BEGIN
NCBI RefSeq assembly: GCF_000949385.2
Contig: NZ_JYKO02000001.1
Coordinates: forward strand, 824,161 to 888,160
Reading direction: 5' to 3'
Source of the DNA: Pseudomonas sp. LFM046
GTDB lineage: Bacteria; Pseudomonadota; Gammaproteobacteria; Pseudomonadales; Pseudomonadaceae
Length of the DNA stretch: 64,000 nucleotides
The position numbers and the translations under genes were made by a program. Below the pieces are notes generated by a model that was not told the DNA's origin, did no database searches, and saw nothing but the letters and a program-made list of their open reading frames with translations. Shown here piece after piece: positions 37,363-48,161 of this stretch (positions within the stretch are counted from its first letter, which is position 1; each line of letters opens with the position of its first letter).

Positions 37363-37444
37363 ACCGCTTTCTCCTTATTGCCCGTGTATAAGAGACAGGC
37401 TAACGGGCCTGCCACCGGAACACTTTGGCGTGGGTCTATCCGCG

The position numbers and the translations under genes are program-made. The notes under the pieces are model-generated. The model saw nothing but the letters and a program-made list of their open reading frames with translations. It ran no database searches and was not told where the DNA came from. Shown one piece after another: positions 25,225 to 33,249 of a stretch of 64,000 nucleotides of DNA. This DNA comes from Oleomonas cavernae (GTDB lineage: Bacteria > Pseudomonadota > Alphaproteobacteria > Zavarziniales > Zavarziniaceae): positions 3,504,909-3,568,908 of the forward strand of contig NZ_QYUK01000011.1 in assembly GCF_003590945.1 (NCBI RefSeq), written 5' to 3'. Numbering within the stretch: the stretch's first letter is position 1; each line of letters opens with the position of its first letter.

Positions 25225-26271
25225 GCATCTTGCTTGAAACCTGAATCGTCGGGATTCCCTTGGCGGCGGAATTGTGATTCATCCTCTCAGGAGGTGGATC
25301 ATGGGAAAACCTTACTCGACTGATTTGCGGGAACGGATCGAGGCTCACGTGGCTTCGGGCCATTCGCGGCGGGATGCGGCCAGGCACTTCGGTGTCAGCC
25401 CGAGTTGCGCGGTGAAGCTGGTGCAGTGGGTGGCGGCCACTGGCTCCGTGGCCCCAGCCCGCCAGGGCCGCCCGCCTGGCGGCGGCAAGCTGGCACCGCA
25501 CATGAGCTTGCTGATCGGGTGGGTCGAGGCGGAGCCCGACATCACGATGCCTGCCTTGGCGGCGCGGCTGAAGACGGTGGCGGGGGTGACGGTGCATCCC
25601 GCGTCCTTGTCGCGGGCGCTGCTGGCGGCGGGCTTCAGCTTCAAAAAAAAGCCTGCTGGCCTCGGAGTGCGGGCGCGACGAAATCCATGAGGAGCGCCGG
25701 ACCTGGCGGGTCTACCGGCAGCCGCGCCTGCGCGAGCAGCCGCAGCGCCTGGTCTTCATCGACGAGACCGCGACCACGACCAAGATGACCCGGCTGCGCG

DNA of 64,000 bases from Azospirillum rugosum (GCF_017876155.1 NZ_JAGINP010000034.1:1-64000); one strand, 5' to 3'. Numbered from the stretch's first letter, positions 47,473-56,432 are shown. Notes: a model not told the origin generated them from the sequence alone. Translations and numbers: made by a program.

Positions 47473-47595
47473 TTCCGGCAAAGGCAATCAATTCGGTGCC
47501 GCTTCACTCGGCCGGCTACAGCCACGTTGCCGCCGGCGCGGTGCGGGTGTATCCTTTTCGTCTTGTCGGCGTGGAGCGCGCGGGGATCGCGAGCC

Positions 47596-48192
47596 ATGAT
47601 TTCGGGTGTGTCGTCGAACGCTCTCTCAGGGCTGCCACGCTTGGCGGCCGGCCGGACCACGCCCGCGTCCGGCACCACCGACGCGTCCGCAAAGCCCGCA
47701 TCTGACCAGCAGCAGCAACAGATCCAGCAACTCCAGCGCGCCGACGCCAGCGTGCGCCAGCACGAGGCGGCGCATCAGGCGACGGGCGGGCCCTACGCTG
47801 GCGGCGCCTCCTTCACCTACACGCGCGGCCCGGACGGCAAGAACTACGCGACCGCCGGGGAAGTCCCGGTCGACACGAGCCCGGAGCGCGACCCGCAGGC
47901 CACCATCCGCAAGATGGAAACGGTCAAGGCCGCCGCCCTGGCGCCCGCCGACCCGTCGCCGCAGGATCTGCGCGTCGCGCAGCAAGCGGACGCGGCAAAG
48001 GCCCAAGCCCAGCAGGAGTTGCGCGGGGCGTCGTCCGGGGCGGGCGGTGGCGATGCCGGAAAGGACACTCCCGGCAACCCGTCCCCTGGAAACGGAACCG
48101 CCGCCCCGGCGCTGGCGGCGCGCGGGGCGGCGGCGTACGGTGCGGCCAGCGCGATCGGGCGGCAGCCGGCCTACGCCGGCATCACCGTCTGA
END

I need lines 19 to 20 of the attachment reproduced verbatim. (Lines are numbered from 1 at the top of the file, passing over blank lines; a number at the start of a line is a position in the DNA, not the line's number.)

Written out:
25701 ACCTGGCGGGTCTACCGGCAGCCGCGCCTGCGCGAGCAGCCGCAGCGCCTGGTCTTCATCGACGAGACCGCGACCACGACCAAGATGACCCGGCTGCGCG

DNA of 64,000 bases from Azospirillum rugosum (GCF_017876155.1 NZ_JAGINP010000034.1:1-64000); one strand, 5' to 3'. Numbered from the stretch's first letter, positions 47,473-56,432 are shown. Notes: a model not told the origin generated them from the sequence alone. Translations and numbers: made by a program.